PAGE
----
What does Matthew chapter 9 mean?In chapter 9, Matthew continues to tell the stories of Jesus healing and casting out demons and even bringing the dead to life. Each story demonstrates that He is truly the Messiah, the Son of God. Jesus repeatedly emphasizes that faith in Him is key to the healing experienced by many.
The friends of a paralyzed man bring him to Jesus to be healed. This account parallels the description given in the gospel of Mark (Mark 2:1–12). Jesus strangely begins by telling the man his sins are forgiven. To themselves, some scribes in the room accuse Jesus of blasphemy for presuming to do what only God can do: forgive sins. Jesus demonstrates that He has the authority of God to forgive sins by showing that He has the authority to heal the man. This brings a certain amount of fear, but the crowd also recognizes the work of God and offers appropriate praise (Matthew 9:1–8).
Jesus calls another of the twelve disciples when He sees Matthew sitting in a booth working as a tax collector. Men like Matthew worked for the occupying Roman government, taking money from their fellow Israelites. Many were corrupt, and all were hated. Tax collectors were seen as immoral traitors by the common people of Israel. Christ tells Matthew to follow Him. Matthew leaves behind his booth and becomes a disciple of Jesus. Soon, Jesus and the other disciples are having dinner at Matthew's house with Matthew's friends: tax collectors and other "sinners" (Matthew 9:9– 10).
The Pharisees ask Jesus' disciples why He eats with such people. In their minds, righteous people should not associate, in any way, with those who are immoral. Jesus gives a symbolic response, using the idea of doctors and sick people. In part, His point is that "sinners" are the very people to whom God's people ought to be ministering, just as the sick are those to whom a doctor is drawn. Christ is also pointing out that those who don't think they're sick—such as the self-deluded Pharisees—are not His mission, either. Jesus orders His critics to go learn what it means in Scripture when God says that He desires mercy and not sacrifice, quoting from the book of Hosea (Matthew 9:11–13).
The disciples of John the Baptist then ask why Jesus' disciples do not fast as they and the Pharisees do. This is not necessarily a hostile question. Jesus replies with three illustrations. First, why would the wedding guests mourn when the bridegroom is with them? They will fast when the bridegroom is taken away. Next, Jesus says that you don't put a new patch on an old garment or new wine in old wineskins. The old ways of thinking and acting—as Israel had become accustomed—were not meant to be crammed together with Christ's newer, better understanding (Matthew 9:14–17).
While this conversation is going on, a man comes to see Jesus, setting off a string of four amazing healing miracles in a row. This man is a ruler in the synagogue whose daughter has just died. Parallel accounts are found in Mark chapter 5 and Luke chapter 8, including additional details. The man says that if Jesus will come and lay His hand on the girl, she will live. While Jesus and the disciples are on their way to the man's house, a woman who has suffered for 12 years with a discharge of blood touches the edge of Jesus' cloak and is instantly healed. Jesus tells her that her faith as made her well (Matthew 9:18–22).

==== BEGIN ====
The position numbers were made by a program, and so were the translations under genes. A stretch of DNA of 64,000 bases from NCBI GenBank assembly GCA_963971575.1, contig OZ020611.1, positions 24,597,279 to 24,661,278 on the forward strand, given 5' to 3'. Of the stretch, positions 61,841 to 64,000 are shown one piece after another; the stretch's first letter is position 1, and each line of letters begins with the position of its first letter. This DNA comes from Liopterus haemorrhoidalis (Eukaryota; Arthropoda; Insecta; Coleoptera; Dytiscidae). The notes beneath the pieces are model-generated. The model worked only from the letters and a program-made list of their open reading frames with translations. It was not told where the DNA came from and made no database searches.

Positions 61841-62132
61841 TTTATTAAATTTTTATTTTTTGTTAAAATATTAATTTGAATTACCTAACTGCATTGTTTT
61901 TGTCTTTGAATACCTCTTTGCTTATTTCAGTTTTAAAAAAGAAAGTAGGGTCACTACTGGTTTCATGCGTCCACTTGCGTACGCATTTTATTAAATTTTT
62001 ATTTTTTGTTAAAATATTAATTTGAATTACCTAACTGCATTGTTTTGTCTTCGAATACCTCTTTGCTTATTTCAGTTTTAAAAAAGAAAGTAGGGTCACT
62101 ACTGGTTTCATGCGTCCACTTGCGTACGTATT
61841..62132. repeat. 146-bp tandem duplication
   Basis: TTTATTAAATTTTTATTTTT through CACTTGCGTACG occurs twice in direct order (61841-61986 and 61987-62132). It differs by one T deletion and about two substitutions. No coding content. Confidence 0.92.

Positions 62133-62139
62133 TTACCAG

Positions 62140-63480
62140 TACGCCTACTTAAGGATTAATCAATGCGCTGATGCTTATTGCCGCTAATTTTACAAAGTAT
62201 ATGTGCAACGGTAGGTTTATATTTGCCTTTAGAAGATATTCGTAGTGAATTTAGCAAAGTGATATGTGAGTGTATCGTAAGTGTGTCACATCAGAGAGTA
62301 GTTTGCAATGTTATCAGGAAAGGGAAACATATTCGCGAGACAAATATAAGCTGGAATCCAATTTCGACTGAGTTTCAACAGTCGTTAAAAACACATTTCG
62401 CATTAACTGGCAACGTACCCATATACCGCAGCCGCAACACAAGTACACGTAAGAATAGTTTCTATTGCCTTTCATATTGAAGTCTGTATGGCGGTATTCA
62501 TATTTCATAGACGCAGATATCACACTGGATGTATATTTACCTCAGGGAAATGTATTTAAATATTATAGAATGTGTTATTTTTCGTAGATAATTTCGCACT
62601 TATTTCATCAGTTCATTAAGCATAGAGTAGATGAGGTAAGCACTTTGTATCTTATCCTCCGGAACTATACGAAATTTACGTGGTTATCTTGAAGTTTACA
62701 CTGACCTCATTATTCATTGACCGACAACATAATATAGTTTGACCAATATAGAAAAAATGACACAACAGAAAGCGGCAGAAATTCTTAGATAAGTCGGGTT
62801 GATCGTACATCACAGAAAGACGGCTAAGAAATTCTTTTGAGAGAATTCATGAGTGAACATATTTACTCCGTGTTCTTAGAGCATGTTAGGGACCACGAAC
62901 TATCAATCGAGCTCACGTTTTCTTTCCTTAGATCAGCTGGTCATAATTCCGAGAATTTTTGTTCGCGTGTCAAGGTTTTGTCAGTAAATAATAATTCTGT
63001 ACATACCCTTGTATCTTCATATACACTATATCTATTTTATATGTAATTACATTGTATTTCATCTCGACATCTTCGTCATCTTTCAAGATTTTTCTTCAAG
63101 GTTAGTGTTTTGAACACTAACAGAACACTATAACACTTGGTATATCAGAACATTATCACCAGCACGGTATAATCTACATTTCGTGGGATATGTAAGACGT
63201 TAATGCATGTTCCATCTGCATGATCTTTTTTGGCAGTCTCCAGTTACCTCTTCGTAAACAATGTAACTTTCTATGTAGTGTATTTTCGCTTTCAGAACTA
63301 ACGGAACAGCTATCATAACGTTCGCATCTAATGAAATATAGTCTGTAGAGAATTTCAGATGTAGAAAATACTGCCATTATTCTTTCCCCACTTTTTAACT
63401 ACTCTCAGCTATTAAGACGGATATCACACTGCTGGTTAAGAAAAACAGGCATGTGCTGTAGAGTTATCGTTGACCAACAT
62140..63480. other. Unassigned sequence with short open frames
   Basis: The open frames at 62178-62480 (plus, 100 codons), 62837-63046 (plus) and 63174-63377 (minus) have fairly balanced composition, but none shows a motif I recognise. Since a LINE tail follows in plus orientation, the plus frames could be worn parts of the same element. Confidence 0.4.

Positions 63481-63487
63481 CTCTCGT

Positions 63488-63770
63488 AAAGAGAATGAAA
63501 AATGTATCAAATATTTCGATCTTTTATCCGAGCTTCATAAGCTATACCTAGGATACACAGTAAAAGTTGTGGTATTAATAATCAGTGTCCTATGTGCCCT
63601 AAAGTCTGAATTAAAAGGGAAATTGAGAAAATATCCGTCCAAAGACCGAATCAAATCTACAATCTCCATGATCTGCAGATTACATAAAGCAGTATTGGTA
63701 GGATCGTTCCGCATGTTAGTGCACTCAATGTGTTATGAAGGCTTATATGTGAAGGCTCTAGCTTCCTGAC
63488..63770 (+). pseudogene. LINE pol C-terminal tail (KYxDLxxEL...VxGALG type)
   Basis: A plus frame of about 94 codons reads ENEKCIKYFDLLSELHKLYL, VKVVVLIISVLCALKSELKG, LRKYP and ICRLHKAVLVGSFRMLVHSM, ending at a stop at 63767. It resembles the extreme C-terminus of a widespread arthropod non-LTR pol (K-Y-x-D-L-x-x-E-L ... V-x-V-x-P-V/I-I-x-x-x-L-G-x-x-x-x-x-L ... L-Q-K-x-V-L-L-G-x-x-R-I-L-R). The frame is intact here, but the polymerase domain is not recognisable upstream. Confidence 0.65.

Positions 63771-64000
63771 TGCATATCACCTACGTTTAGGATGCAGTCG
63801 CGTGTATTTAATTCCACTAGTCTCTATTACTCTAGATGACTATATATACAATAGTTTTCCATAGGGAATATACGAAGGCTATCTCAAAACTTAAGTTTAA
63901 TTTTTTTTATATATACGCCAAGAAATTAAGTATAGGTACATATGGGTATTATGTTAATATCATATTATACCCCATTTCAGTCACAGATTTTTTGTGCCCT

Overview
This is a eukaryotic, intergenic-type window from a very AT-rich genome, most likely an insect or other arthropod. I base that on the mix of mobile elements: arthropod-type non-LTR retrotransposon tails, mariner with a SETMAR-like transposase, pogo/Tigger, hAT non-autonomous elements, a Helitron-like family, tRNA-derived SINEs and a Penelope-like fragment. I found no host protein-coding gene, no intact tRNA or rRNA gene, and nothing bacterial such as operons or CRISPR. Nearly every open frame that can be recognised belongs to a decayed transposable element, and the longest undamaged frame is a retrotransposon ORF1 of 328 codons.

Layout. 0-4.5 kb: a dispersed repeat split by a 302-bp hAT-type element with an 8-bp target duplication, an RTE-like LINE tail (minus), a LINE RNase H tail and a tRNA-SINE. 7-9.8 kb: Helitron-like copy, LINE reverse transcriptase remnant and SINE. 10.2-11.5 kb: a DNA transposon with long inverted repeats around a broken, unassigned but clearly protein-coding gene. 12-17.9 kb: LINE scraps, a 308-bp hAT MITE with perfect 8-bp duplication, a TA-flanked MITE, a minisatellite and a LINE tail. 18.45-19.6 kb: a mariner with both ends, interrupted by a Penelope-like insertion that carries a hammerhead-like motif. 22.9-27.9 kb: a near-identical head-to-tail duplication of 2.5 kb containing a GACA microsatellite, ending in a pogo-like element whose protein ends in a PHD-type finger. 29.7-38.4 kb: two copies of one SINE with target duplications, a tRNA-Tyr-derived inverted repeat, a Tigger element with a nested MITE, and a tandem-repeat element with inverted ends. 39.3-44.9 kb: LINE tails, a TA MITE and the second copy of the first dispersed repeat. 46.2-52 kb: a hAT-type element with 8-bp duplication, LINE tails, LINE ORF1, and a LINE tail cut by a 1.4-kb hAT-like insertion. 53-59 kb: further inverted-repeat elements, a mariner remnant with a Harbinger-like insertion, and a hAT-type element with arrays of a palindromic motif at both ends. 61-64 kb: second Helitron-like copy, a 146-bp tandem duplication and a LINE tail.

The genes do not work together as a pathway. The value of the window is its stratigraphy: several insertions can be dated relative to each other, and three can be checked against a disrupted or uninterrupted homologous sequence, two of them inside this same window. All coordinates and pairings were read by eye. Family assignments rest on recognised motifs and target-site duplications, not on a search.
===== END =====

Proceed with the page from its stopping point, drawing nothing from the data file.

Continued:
Jesus and the company finally come to the house of the synagogue ruler whose daughter has died. Professional mourners have already arrived to play instruments and wail. They laugh, though, when Jesus tells them to go away because the girl is not dead, only sleeping. Jesus then takes the girl's hand, and she stands up, alive (Matthew 9:23–26).
As Jesus makes His way back from that incredible moment, two blind men in the crowd begin to cry out, expressing faith in Jesus' healing ability as well as their view that He is the Messiah. When Jesus reaches the house, they come inside, and He heals them—after asking if they believe that He can. Despite Jesus' instructions, the men eagerly tell many people about what has happened (Matthew 9:27–31).
As the blind men are leaving, a demon-oppressed man is brought before Jesus. The demon has made the man unable to speak. Jesus casts the demon out, and the man begins to talk. The crowd around Jesus once again marvels. The Pharisees, though, decide that Jesus only casts out demons by the power of Satan. Their rejection of Christ is so powerful that even the most obvious signs are lost on them (Matthew 9:32–34).
Finally, Jesus looks out over the growing crowds of people who have come to see Him. He is moved with compassion for them. Matthew notes that the people are like lost sheep; this echoes comments Jesus makes elsewhere about being a "Good Shepherd," in comparison to the failed religious leaders who were misguiding Israel (John 10:11–13). Jesus instructs His followers to pray earnestly that the Lord will send laborers out to gather in the plentiful harvest (Matthew 9:35–38).